Among the most haunting and evocative images of Australian wildlife are the black and white photographs of the last Thylacine, languishing alone in Hobart Zoo. It's an extraordinary reminder of how close we came to preventing an extinction.
That loss is also an important lesson on the consequences of acting too slowly. Hobart Zoo's Tasmanian tiger died just two months after the species was finally given protected status.
Last year, we wrote about the last-known Christmas Island Forest Skink, an otherwise unremarkable individual affectionately known as Gump. Although probably unaware of her status, Gump was in a forlorn limbo, hoping to survive long enough to meet a mate and save her species. It was an increasingly unlikely hope. READ MORE
The Environmental Decisions Group is a network of conservation researchers working on the science of effective decision making to better conserve biodiversity. The EDG includes a variety of Australian and International research centres, hubs and teams, all focused on Environmental Decisions Science, including, but not limited to:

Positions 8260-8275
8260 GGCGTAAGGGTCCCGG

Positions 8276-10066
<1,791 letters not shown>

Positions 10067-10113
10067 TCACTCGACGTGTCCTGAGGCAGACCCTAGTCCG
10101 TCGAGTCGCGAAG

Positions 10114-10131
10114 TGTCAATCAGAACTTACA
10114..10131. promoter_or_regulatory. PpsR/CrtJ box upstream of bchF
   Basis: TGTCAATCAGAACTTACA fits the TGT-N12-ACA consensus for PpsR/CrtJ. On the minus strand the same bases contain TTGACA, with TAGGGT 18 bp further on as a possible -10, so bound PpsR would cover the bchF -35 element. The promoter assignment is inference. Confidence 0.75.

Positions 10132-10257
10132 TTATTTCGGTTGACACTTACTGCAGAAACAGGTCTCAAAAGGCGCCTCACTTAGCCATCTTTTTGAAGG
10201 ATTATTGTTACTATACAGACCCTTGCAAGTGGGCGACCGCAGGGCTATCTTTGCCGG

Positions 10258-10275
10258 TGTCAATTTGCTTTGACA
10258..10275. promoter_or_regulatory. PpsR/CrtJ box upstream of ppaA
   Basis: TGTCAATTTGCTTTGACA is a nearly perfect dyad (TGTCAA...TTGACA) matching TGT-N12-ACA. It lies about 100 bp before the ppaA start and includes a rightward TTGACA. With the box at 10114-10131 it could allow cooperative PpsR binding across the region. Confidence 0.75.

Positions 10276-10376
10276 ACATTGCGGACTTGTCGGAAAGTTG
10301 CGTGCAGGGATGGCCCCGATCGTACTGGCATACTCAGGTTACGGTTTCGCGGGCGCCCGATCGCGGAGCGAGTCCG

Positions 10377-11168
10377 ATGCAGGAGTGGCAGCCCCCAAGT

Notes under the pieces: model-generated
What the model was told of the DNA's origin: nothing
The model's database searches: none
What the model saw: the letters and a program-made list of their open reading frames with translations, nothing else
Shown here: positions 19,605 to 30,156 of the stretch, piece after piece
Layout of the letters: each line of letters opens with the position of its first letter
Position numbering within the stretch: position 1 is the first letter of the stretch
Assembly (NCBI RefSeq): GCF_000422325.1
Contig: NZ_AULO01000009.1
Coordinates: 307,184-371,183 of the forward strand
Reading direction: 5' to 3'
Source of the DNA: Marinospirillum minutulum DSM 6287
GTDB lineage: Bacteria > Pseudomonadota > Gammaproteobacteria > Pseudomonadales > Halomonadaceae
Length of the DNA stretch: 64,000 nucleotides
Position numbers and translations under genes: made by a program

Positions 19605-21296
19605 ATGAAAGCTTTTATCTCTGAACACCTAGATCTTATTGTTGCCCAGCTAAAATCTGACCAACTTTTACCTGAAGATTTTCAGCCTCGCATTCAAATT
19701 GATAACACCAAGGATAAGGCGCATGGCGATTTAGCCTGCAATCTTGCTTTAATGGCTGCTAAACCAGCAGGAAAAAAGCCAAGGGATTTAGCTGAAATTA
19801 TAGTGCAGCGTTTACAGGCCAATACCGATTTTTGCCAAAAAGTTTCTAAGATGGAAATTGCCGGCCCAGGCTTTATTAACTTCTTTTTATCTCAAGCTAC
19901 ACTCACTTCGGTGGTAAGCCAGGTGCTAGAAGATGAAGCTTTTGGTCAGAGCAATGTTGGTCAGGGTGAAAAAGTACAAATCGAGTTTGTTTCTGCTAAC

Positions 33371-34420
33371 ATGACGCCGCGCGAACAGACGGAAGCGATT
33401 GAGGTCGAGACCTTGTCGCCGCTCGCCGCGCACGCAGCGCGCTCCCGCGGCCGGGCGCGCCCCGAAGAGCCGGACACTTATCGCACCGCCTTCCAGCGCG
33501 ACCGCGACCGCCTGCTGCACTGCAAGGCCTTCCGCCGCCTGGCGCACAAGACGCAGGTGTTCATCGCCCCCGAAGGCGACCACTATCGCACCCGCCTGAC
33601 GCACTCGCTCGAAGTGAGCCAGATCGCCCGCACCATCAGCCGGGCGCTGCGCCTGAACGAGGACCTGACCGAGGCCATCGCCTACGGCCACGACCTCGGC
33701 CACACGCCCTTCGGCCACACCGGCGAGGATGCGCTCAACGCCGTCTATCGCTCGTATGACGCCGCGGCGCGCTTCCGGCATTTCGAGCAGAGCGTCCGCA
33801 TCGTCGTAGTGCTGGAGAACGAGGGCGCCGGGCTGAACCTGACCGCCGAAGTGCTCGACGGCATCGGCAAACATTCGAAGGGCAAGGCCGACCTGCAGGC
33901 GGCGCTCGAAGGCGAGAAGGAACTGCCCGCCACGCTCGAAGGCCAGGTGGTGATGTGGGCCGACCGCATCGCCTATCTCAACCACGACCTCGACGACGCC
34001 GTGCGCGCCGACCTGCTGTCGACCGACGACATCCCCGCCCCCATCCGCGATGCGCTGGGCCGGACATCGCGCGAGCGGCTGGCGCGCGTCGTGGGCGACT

With such a wide range of scientific institutions and groups involved in The EDG, including hundreds of researchers ranging from PhD, Masters and Honours students, through Early Career Researchers to senior Research fellows, research funding obviously comes from a variety of sources. However in 2011, The EDG simultaneously secured substantial funding through the Australian Research Council Centres of Excellence program and the Australian Governments National Environmental Research Program.
Clicking on the two logos below will take you to their individual web pages where more information can be found.